Senility

The state of being senile, especially the weakness or mental infirmity of old age

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What is Senility?

The most basic definition of senile is "relating to, exhibiting, or characteristic of, old age".

However, the use of the word senile is more commonly associated with a decline in mental abilities such as memory loss or confusion as people age.

More about the Word Senile

The word senile loosely references the loss of cognitive abilities or the inability to think clearly. Although still occasionally used, this term has lost its popularity, partly because it has a negative, disrespectful tone, as in, "The old man is senile."

Senile was used more commonly in the past, especially when memory loss and confusion were thought of by some as a normal consequence of getting older. The view was that the body and the mind both could be expected to decline together as someone aged, and that poor mental functioning was just a normal part of aging. An individual was often described as having "senile dementia" or "senile Alzheimer's," meaning that the disease developed in older age.

Additional, senile is sometimes used to describe the plaques that build up in the brain as Alzheimer's disease progresses.

Science now understands that significant memory loss, disorientation and confusion are NOT normal parts of aging but rather are symptoms of a neurocognitive disorder such as Alzheimer's, vascular dementia, frontotemporal dementia, or Lewy body dementia.

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10 Early Symptoms of Senility

Subtle short-term memory changes

Trouble with memory can be an early symptom of dementia. The changes are often subtle and tend to involve short-term memory. An older person may be able to remember events that took place years ago but can’t remember what they had for breakfast.

Other symptoms of changes in short-term memory include forgetting where they left an item, struggling to remember why they entered a particular room, or forgetting what they were supposed to do on any given day.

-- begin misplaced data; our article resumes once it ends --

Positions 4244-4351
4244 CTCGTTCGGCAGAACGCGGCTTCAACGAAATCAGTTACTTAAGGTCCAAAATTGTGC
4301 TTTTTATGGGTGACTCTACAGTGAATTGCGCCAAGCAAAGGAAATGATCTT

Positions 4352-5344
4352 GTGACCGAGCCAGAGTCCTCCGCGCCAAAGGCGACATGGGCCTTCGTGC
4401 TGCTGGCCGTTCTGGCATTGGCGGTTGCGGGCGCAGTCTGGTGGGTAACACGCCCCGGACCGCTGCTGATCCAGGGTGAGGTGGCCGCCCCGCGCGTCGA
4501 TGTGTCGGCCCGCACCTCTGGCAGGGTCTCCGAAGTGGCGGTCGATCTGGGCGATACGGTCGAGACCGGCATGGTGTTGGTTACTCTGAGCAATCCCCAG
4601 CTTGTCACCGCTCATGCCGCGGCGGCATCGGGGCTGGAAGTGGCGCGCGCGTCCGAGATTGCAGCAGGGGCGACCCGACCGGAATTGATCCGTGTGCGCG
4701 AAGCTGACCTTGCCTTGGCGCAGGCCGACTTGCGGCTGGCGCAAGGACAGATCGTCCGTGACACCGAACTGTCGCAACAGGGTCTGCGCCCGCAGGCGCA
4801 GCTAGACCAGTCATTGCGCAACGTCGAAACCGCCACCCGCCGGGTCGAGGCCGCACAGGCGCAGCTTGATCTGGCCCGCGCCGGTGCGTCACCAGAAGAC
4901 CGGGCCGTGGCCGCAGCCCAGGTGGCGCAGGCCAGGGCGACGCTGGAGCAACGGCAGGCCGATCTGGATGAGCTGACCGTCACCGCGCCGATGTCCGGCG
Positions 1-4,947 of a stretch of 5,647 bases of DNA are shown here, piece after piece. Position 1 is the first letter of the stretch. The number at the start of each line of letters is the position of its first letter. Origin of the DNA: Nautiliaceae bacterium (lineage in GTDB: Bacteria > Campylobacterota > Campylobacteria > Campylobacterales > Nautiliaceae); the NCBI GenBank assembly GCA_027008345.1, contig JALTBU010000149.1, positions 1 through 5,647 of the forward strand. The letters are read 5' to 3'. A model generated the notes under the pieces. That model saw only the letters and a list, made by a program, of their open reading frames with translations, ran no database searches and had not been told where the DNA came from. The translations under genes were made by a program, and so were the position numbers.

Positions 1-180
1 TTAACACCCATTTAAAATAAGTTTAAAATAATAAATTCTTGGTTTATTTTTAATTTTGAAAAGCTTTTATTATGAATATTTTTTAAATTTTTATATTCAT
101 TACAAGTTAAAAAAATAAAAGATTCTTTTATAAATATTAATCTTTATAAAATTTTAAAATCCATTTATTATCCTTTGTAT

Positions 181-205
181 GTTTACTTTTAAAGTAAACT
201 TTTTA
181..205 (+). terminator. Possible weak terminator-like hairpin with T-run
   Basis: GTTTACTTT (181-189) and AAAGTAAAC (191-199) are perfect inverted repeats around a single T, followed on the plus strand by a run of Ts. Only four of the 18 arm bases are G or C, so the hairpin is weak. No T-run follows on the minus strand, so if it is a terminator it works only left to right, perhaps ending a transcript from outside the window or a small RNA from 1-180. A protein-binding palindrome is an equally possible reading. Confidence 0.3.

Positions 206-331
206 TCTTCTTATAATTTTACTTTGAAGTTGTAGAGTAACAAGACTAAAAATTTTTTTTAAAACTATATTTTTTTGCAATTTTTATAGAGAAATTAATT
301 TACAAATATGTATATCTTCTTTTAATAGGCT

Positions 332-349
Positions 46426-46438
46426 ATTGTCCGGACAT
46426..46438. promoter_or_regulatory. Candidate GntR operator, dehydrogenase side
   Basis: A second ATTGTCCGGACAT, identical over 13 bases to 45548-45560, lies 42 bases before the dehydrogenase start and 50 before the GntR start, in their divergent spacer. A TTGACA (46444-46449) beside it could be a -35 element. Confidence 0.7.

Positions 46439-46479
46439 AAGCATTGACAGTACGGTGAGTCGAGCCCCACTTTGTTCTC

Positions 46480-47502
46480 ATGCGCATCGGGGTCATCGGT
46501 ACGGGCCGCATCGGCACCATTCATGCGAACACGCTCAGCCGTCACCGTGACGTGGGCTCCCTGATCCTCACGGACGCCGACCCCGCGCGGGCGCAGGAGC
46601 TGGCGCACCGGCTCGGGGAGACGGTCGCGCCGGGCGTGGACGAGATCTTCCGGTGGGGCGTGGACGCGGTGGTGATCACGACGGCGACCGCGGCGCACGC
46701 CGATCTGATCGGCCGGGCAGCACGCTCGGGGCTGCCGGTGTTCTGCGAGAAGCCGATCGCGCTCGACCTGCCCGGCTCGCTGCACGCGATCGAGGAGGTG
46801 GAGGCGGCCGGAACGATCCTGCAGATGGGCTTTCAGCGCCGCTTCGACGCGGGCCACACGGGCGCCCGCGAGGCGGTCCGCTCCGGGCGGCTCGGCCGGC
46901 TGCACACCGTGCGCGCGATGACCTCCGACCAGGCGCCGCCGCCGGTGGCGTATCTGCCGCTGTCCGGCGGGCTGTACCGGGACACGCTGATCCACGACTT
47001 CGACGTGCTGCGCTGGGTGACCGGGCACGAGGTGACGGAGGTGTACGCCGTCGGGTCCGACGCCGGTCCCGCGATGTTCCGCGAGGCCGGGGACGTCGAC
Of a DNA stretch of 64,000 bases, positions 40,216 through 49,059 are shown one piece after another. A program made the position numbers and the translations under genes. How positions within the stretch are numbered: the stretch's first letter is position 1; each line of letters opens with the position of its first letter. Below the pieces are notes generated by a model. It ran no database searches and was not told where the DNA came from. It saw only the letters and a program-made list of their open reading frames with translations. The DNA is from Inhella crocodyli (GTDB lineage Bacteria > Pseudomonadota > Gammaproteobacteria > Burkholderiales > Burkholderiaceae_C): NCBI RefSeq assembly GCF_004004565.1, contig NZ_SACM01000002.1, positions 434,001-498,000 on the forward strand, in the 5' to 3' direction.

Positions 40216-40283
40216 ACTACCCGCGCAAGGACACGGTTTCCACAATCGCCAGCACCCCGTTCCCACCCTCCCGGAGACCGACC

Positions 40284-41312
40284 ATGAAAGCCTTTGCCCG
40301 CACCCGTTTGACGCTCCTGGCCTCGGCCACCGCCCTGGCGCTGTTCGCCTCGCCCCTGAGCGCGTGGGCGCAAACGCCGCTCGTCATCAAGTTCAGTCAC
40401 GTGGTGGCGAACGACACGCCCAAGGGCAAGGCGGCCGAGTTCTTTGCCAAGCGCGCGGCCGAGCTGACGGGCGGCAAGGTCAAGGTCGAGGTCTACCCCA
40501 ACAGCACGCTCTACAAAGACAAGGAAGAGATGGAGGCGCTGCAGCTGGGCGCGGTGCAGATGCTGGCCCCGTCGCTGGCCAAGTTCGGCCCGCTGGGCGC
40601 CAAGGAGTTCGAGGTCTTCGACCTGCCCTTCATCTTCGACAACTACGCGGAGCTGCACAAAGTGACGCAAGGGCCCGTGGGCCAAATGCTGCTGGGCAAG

Difficulty finding the right words

Another early symptom of dementia is struggling to communicate thoughts. A person with dementia may have difficulty explaining something or finding the right words to express themselves. Having a conversation with a person who has dementia can be difficult, and it may take longer than usual to conclude.

Changes in mood

A change in mood is also common with dementia. If you have dementia, it isn’t always easy to recognize this in yourself, but you may notice this change in someone else. Depression, for instance, is typical of early dementia.

Along with mood changes, you might also see a shift in personality. One typical type of personality change seen with dementia is a shift from being shy to outgoing. This is because the condition often affects judgment.

Apathy

Apathy, or listlessness, commonly occurs in early dementia. A person with symptoms could lose interest in hobbies or activities. They may not want to go out anymore or do anything fun. They may lose interest in spending time with friends and family, and they may seem emotionally flat.

Difficulty completing normal tasks

A subtle shift in the ability to complete normal tasks may indicate that someone has early dementia. This usually starts with difficulty doing more complex tasks like balancing a checkbook or playing games that have a lot of rules.

Along with the struggle to complete familiar tasks, they may struggle to learn how to do new things or follow new routines.

Confusion

Someone in the early stages of dementia may often become confused. When memory, thinking, or judgment lapses, confusion may arise as they can no longer remember faces, find the right words, or interact with people normally.

Confusion can occur for a number of reasons and apply to different situations. For example, they may misplace their car keys, forget what comes next in the day, or have difficulty remembering someone they’ve met before.

Difficulty following storylines

Difficulty following storylines may occur due to early dementia. This is a classic early symptom.

Just as finding and using the right words becomes difficult, people with dementia sometimes forget the meanings of words they hear or struggle to follow along with conversations or TV programs.

A failing sense of direction

The sense of direction and spatial orientation commonly starts to deteriorate with the onset of dementia. This can mean not recognizing once-familiar landmarks and forgetting regularly used directions. It also becomes more difficult to follow a series of directions and step-by-step instructions.

Being repetitive

Repetition is common in dementia because of memory loss and general behavioral changes. The person may repeat daily tasks, such as shaving, or they may collect items obsessively.

They also may repeat the same questions in a conversation after they’ve been answered.

Struggling to adapt to change

For someone in the early stages of dementia, the experience can cause fear. Suddenly, they can’t remember people they know or follow what others are saying. They can’t remember why they went to the store, and they get lost on the way home.

Because of this, they might crave routine and be afraid to try new experiences. Difficulty adapting to change is also a typical symptom of early dementia.


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